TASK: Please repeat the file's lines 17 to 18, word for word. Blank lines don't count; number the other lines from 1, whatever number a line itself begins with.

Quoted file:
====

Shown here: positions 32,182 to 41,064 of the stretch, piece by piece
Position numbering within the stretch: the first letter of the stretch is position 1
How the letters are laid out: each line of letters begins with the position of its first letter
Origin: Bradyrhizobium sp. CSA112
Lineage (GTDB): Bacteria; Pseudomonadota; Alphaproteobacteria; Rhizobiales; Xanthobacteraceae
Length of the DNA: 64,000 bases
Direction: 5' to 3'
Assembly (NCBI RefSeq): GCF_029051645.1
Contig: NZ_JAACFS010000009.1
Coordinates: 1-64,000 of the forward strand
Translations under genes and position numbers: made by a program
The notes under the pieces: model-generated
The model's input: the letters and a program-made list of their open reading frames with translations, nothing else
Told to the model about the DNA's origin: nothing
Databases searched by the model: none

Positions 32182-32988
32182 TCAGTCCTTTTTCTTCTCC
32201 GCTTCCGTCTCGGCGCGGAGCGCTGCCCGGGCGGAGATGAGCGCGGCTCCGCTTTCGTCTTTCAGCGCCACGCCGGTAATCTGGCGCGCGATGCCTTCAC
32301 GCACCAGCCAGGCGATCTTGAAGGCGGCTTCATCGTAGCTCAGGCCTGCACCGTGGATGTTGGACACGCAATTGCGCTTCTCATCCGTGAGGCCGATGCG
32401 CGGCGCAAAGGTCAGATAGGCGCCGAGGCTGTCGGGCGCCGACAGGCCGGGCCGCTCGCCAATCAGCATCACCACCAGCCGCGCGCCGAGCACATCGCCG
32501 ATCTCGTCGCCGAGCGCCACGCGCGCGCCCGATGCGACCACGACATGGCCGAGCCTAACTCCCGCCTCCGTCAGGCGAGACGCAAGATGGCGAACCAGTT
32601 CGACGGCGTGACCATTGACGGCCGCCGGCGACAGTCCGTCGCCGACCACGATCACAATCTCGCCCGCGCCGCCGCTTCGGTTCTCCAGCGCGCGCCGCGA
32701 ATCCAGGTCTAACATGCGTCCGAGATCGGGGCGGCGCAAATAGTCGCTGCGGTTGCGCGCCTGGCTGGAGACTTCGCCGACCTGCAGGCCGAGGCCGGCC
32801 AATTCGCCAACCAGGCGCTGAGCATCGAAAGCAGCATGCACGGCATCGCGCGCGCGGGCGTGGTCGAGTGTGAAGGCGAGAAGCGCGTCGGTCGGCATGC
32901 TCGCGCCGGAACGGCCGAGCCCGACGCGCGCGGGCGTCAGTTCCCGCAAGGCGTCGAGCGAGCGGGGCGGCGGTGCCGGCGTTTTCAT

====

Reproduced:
32182 TCAGTCCTTTTTCTTCTCC
32201 GCTTCCGTCTCGGCGCGGAGCGCTGCCCGGGCGGAGATGAGCGCGGCTCCGCTTTCGTCTTTCAGCGCCACGCCGGTAATCTGGCGCGCGATGCCTTCAC